Chandru bg image mobile

Chandrashekar V


Chandrashekar or Chandru, as he's known to all (mainly to avoid confusion), is a frontend engineer at Obvious. He has worked in a string of startups, first as a content strategist and a marketing writer, before switching lanes to write frontend code for a handful of web applications. The last 4 years have been all frontend design and development for a variety of products, ranging from social media schedulers to demand forecasters as well as a a brief stint in Fintech.

Expanding the Chandrashekar Limit at Obvious, however, is just the start of his contributions here. Chandru is someone who takes pride in every ebb and flow of the journey — no matter how big or small. He's also a worthy addition to the burgeoning punsters group, reaffirming that punsters come with all kinds of frequencies and "Out-There Quotients" of jokes.

When asked why he's an engineer and what motivates him to work, Chandru said:

I enjoy being able to solve problems by writing code. It's both a painful and a pleasurable experience rolled into one. But when it works, all the pain gets forgotten. I don't wake up excited everyday, but on the days that I do, it's mostly because I've stumbled onto an idea that I can implement, or a new way of doing things, and that's what keeps me going.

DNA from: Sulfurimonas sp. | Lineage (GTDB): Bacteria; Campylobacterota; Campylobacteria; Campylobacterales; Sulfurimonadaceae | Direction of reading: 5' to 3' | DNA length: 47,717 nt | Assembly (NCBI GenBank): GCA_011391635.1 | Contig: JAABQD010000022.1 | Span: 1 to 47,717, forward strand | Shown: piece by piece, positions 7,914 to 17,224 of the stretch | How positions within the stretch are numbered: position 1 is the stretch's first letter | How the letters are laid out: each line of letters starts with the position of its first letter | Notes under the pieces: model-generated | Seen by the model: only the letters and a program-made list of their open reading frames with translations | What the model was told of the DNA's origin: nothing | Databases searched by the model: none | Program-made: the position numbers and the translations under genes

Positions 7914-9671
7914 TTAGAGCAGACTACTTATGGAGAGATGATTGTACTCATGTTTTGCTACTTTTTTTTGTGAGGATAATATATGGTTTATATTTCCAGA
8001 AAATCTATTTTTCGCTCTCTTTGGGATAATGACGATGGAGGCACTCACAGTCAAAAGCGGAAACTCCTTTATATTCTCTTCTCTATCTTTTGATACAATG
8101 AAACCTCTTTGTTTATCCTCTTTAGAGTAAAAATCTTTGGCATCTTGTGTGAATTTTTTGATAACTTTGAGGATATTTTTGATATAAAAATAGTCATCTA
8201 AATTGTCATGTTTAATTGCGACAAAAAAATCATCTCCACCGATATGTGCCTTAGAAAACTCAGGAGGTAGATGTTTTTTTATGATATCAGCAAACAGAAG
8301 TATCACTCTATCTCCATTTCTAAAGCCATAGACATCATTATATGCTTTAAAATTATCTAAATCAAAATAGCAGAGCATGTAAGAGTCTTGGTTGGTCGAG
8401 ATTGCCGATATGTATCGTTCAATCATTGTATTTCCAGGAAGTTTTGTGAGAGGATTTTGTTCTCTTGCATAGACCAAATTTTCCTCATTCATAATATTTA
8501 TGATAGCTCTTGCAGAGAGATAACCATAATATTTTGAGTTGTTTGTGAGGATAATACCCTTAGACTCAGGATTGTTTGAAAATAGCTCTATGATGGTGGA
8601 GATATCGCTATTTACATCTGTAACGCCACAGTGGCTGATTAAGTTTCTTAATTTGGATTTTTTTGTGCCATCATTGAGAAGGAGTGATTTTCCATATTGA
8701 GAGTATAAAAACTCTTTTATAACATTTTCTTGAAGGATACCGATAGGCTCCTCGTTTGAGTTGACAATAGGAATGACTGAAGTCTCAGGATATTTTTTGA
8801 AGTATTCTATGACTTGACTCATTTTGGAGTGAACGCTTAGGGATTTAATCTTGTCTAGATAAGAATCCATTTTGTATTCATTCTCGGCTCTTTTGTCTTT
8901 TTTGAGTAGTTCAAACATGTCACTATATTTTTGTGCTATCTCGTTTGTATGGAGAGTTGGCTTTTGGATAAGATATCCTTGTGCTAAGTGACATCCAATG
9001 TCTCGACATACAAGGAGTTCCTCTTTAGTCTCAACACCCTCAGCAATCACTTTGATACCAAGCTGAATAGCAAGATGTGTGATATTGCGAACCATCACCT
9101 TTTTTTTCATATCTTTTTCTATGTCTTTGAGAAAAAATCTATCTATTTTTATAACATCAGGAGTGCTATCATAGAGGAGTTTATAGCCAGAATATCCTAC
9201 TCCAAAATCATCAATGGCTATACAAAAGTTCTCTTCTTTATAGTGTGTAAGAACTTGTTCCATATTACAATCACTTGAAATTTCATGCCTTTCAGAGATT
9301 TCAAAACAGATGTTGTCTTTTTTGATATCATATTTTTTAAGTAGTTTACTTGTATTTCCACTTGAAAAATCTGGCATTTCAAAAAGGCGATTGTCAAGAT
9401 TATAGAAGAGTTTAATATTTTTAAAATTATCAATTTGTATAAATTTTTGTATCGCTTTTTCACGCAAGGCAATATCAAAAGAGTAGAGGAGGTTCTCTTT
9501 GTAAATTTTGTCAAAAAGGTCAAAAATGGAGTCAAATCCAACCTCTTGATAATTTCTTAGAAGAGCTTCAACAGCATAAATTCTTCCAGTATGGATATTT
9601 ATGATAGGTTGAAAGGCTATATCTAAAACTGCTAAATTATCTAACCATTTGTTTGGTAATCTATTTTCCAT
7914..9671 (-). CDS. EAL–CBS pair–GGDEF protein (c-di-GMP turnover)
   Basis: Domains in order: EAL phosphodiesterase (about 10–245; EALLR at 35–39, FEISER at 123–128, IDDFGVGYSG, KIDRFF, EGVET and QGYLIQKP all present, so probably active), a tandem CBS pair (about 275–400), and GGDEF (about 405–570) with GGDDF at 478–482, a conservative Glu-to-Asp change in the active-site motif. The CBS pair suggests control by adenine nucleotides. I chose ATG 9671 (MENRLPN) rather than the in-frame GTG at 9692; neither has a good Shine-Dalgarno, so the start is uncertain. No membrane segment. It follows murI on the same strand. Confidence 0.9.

A good day at work for Chandru is when he has a clear idea of what he's going to do, a solid plan, and is able to finish it in a way that corresponds to his standards of what is good quality.

A #BeyondTheObvious glance into Chandru's life unearths a quiet strength and multiple interests—one of playing music, writing, taking long walks, maintaining stoicism and liking Feynman. For Chandru, it's also important to have more conversations about questioning our ideas and notions of progress. And not just in terms of who is progressing or is it inclusive enough, but also on the impact or the side effects of progress, whether we need it, if a segment of people is getting affected more because of progress somewhere else and if there's a way to consciously agree upon stopping some of the things that probably we don't need.